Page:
I blogged on it here.
Recently former Vice-Presidential nominee Geraldine Ferraro was quoted as saying:
Then defended herself later with this, in a follow up interview:
"If Obama was a white man, he would not be in this position," she continued. "And if he was a woman (of any color) he would not be in this position. He happens to be very lucky to be who he is. And the country is caught up in the concept."
Does the phrase, "you're not helping" have any meaning here? For the record, Senator Clinton said she "regrets" the comment. But as of this writing, Geraldine Ferraro is still working for the Clinton. campaign.
But far from backing off from her initial remark, Ferraro defended it and elaborated on it.
"Any time anybody does anything that in any way pulls this campaign down and says let's address reality and the problems we're facing in this world, you're accused of being racist, so you have to shut up," Ferraro said. "Racism works in two different directions. I really think they're attacking me because I'm white. How's that?"
But it looks like the Clinton Campaign (if Howard Fineman is right) has larger issues to deal with. Take a look at about 4:50:
Here's the transcript:
Keith: Time now to bring in our own Howard Fineman, Senior Washington correspondent for Newsweek Magazine. Howard, good evening.You can listen to the rest yourself.
Howard: Good evening Keith.
Keith: Why did Geraldine Ferraro say what she said? How did she not get fired instantly? Why did she follow-up the way she did? Why did she not get fired instantly after that?
Howard: Well because the Clinton campaign doesn't want to change the tone. They just made the kitchen sink bigger and put more things in it. And that's the way this campaign is headed. I've been e-mailing and talking to the Clinton campaign people, listening to the dueling conference calls and looking at the e-mails. It's clear to me the Clinton people aren't going to back down. As you saw, they sent Maggie Williams out with a statement defending Geraldine Ferraro who was defending herself. This is the fight the Clintons want the way they want to fight it.
Keith: So the Senator wants a clearly racist, clearly "equal opportunity is not a good thing. That's the only reason he's here" kind of statement interjected into the campaign? It's not just somebody not judging a negative reaction do some thing? This right now, this reaction right now is intentional?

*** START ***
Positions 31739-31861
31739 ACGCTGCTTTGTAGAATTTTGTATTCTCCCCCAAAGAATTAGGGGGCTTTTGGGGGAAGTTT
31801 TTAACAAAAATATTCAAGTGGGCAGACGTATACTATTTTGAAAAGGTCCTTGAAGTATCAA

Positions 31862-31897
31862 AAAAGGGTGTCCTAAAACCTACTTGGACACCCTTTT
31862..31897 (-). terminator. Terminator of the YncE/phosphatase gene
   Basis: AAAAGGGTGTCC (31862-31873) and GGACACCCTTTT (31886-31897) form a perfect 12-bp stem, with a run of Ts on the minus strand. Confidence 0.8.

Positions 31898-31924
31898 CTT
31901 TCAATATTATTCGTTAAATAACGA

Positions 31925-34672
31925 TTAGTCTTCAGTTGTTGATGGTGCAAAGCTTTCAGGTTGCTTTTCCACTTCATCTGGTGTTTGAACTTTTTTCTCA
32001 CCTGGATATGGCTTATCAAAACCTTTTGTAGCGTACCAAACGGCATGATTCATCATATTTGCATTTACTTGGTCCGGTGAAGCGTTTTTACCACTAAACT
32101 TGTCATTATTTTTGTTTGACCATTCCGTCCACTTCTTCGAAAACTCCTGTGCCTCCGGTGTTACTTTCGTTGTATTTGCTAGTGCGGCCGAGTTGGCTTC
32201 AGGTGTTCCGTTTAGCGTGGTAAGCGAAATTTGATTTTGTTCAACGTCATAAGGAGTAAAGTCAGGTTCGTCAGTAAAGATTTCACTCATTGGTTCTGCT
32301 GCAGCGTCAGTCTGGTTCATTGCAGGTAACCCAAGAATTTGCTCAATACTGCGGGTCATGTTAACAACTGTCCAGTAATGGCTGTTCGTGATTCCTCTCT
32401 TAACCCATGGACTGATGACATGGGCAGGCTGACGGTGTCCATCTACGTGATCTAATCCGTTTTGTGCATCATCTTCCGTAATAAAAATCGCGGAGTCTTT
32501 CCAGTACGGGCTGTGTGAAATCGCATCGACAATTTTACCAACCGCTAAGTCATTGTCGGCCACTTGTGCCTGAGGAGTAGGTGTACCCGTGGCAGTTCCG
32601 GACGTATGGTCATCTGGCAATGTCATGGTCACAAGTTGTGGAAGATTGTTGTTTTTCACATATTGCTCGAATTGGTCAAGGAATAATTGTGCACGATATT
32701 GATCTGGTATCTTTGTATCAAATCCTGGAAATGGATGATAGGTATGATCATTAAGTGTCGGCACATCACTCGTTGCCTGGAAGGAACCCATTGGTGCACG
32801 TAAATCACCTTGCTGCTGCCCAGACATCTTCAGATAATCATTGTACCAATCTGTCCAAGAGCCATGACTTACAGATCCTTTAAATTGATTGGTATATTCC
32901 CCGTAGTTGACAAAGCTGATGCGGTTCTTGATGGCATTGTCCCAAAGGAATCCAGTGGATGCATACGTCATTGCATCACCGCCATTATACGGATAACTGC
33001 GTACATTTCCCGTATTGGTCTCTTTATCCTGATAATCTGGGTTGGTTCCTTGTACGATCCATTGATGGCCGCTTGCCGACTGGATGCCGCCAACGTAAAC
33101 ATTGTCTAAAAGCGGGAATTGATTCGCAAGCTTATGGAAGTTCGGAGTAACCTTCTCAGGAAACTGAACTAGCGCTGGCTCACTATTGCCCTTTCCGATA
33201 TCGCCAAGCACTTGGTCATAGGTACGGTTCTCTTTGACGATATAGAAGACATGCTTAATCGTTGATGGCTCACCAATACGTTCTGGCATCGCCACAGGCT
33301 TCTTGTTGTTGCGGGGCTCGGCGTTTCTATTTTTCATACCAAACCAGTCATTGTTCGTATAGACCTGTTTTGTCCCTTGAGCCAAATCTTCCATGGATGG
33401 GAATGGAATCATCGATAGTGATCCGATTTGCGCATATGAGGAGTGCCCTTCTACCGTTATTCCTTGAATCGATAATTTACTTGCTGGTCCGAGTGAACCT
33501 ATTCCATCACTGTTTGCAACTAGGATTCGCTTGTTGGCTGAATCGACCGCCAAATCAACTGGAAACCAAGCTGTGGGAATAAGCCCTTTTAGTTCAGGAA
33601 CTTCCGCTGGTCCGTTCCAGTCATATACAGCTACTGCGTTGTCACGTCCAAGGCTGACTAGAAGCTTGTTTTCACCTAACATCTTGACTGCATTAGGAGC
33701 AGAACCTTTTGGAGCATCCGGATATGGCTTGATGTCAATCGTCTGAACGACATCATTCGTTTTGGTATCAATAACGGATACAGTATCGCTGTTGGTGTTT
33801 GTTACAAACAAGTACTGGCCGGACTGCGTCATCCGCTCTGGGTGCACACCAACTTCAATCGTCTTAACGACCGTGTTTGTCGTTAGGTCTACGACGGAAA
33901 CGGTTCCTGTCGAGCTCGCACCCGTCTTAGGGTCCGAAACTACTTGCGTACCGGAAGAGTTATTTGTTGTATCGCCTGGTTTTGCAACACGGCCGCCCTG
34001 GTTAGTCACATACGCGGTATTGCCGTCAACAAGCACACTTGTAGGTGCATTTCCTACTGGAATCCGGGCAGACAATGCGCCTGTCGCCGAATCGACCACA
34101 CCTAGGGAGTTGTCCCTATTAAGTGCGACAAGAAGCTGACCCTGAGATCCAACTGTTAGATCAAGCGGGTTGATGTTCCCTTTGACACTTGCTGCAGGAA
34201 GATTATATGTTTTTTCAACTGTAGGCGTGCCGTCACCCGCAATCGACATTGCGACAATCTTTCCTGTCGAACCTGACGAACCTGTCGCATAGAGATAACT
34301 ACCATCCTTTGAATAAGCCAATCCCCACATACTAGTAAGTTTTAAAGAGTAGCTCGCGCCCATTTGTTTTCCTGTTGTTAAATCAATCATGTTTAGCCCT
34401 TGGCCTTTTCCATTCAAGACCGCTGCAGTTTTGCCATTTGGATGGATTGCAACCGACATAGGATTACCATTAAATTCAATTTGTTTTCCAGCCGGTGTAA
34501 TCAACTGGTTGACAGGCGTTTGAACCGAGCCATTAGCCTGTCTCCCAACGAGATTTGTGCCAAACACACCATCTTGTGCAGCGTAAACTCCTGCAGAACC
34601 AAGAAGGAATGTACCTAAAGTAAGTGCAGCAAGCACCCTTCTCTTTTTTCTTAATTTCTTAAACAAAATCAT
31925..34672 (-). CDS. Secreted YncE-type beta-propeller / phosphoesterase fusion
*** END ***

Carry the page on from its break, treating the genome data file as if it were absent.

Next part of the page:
Howard: Well I don't know. I doubt they sent Gerry Ferraro out to say what she said.
Howard: And Gerry Ferraro I've covered for a long time and the ironies are piled on ironies. This is a woman who broke the ceiling over her own in '84 and here she is saying this. But based on the way the Clinton campaign has reacted in the last few hours, as you pointed out. And based on my own conversations with them, they're defending her, they're defending this. This, therefore, is their strategy.
Keith: I'm sorry to sound speechless. It seems remarkable to me that a campaign being run in the 21st Century or even in the 2nd half of the 20th century would allow itself to be associated in any kind of way not step back. If it was two African-Americans running against each other and one of them had somebody say on behalf of their candidate the other guy is only in there because he's equal opportunity or that there's some sort of quota system or because he's a black man. Does it not have disaster written all over it? Or are we living in South Africa?
Howard: Well I would think so, in part because it was just a dumb remark. I mean all of us, I'm sure - and let me say in advance I'm being facetious here - have long observed all the advantages that African-American men have in American society.
If calling Senator Clinton a "monster" is grounds for resignation, then surely what Ferraro said merits the same outcome.
Why hasn't that happened?